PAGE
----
Don’t you love it when a seemingly random and unconnected moment reminds you of something genuinely important. On a lower level it could be something innocuous like a newspaper headline unexpectedly reminding you where you left your keys. It happened to me recently, albeit offering me a reminder I’d have rather forgotten completely- the story of my first day in my STEM career.
I was at a really lovely dinner full of IT and data bods. The organisers had spaced out all of the women so that there was exactly one of us on each table, which led to the gentleman on my left making a comment about the lack of female representation in the industry. The conversation led to me telling a story about my very first day at my very first job.
I started as a graduate on a floor that had previously been filled with men and, in order to get ready for my arrival, they had refurbished one of the toilets for female staff. Unfortunately for me, they were right by the back stairs, far away from my office and, well, everything else. Even more unfortunately for me, as I was the first person to use these toilets, when I went to leave the handle to the door came off in my hand.
That’s right- I was trapped in a toilet not used by the other staff members, by the back stairs away from everything else in the office. There must be a metaphor there somewhere!
It was forty minutes until I was able to squeeze my head out of a crack far enough to shout to somebody in the car park three storeys below me. It was certainly not my finest hour!
When I was back home after the dinner I picked out a book from the mountain on my bed stand. By chance it was “Factfulness” by Hans Rosling, Ola Rosling and Anna Rosling Ronnlund (If you haven’t read it, I can’t recommend it highly enough!). The book talks about why we are wrong about the world we live in. One of my key take-aways from it was that things can always get better, but that in order to get better we need to work on them. What struck me was that that’s exactly where we are when it comes to workplace diversity.
Being the only woman on that dinner table certainly didn’t make it a balanced group, but it was a far cry from the days of broken toilets at the back of the office. We have to acknowledge the strides forward that we’ve achieved since the days of those dingy toilets in an office with only one woman. It doesn’t mean we’ve come to our journeys end (or even that were anywhere close!), but that our climb towards equality has lead to a better view. Significant progress has been made and we need to celebrate that while continuing to push forward.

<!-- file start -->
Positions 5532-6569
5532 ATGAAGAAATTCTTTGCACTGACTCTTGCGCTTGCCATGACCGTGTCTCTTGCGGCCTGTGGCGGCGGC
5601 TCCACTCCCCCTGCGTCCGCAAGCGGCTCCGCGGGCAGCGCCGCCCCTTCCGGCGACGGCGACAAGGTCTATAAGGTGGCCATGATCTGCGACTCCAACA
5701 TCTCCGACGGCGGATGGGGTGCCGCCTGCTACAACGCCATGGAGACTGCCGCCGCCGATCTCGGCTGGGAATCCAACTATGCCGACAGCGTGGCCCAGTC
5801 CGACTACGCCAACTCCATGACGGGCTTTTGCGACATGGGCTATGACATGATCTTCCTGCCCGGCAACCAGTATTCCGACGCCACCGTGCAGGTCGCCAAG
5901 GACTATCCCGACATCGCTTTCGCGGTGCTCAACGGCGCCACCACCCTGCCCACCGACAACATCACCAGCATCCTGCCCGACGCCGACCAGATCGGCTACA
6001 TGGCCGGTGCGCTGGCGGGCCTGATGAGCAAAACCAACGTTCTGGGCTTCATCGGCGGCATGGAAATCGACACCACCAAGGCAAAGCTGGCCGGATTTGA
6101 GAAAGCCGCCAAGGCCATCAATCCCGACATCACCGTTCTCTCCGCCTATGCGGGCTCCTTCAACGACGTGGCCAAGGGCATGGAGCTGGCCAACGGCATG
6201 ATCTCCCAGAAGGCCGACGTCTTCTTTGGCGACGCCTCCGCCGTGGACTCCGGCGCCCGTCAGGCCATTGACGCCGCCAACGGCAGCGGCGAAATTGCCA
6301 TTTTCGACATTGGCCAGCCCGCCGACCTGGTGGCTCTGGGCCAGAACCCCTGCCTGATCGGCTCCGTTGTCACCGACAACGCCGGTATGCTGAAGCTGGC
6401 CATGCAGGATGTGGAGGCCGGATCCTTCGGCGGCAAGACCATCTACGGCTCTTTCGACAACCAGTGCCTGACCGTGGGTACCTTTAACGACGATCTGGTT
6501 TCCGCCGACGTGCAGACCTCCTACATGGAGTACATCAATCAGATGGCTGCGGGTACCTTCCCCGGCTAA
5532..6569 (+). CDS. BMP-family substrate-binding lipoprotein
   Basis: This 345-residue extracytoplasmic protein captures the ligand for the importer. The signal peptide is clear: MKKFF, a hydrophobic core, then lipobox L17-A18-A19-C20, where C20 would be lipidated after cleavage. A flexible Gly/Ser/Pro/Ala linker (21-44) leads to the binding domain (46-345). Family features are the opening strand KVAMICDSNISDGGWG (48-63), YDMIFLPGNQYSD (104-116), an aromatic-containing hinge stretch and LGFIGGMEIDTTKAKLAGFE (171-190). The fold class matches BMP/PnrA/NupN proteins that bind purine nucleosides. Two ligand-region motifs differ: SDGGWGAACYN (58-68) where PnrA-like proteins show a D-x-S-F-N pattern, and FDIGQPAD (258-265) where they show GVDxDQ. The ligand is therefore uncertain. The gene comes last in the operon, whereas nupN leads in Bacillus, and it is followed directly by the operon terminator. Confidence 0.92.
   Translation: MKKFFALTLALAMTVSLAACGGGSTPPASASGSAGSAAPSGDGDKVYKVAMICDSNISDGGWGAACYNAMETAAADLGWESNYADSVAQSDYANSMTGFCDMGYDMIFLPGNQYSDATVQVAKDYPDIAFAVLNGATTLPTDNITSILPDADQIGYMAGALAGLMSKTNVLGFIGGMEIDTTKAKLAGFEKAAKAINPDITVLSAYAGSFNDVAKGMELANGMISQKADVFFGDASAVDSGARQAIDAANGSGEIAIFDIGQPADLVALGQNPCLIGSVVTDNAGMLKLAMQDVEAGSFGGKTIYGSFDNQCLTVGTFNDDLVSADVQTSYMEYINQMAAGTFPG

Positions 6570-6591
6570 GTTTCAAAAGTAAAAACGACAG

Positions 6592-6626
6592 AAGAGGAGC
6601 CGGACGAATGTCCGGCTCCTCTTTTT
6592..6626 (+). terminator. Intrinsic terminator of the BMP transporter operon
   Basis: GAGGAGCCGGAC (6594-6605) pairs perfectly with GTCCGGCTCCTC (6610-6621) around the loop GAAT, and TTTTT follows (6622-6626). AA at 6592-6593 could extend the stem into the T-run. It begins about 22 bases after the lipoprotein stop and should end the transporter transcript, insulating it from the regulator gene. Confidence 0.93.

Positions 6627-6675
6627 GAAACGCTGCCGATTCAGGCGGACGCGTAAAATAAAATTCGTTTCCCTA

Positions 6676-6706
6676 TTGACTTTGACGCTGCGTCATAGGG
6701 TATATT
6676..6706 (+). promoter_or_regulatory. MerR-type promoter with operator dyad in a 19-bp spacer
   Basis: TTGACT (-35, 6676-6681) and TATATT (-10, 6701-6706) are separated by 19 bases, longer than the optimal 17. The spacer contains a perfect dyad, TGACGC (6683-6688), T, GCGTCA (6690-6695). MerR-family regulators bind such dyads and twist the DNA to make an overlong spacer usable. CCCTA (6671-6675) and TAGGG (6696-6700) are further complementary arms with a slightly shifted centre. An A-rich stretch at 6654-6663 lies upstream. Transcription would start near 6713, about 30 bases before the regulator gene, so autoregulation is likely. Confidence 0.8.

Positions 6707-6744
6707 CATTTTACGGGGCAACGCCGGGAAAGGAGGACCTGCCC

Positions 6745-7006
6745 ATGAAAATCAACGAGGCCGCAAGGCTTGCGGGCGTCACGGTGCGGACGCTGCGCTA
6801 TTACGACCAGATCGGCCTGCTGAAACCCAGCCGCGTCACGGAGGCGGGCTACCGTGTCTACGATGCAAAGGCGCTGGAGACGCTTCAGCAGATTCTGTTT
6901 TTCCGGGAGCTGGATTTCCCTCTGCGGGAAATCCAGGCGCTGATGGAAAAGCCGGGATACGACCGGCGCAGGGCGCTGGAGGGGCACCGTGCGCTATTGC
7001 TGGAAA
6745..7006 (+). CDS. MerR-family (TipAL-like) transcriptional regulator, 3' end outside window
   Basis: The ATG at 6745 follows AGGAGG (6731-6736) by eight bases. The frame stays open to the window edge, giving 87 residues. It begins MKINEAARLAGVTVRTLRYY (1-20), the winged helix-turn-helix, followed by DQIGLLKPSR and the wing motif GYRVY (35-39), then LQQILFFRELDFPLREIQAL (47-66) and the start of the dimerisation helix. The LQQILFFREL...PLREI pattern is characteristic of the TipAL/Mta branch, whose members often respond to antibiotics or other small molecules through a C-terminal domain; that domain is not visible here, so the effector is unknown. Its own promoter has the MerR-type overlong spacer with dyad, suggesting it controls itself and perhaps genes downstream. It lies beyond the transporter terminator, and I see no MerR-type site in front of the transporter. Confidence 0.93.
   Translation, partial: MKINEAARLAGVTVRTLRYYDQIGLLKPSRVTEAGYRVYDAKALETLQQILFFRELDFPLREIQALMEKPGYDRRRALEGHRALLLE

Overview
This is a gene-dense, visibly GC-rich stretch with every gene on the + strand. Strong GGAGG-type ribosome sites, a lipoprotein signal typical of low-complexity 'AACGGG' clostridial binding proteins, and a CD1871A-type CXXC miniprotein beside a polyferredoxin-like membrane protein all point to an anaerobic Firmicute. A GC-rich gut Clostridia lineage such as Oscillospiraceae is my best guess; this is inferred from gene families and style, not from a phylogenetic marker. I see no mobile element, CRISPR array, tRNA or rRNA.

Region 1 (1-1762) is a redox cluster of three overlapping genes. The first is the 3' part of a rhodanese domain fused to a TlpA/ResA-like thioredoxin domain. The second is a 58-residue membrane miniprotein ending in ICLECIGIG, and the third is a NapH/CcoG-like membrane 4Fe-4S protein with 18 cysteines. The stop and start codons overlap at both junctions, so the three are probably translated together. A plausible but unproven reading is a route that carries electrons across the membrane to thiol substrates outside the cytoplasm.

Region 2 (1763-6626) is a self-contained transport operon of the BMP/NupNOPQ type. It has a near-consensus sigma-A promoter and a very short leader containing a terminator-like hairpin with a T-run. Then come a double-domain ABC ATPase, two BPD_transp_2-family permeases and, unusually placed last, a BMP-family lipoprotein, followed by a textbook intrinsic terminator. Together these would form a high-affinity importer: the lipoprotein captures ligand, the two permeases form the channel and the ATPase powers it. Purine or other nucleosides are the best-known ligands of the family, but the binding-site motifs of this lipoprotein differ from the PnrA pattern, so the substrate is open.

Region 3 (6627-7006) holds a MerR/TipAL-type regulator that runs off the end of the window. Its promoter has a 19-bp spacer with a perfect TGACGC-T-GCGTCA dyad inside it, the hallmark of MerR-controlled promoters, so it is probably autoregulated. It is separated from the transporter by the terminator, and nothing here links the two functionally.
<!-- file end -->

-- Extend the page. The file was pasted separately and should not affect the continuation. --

By Caroline Carruthers
Caroline Carruthers is an international data cheerleader and was one of the first Chief Data Officer’s in the UK. Leading data for Network Rail among other companies, Caroline became a pioneer in the UK data industry. She has used her position to set up a data literacy and consultancy practice, Carruthers and Jackson, and regularly appears at international events and in national media to talk about the data industry. She has co-authored two books to date, including ‘The Chief Data Officer’s Playbook’ which was described as ‘a must read for the data leader’ and most recently, ‘Data-Driven Business Transformation’, which continues to reside in the Amazon Top 1000 list.
Kizzi Nkwocha is the editor of Business Game Changer Magazine and publisher of The UK Newspaper, Money and Finance Magazine, the net’s fastest growing wealth creation publication. Kizzi Nkwocha is chair of The Ethical Publishers Association and co-chair of The Logistics Association. Kizzi made his mark in the UK as a publicist, journalist and social media pioneer. As a widely respected and successful media consultant he has represented a diverse range of clients including the King of Uganda, and Amnesty International. Nkwocha has also become a well-known personality on both radio and television. He has been the focus of a Channel 4 documentary on publicity and has hosted his own talk show, London Line, on Sky TV. He has also produced and presented both radio and TV shows in Cyprus and Spain.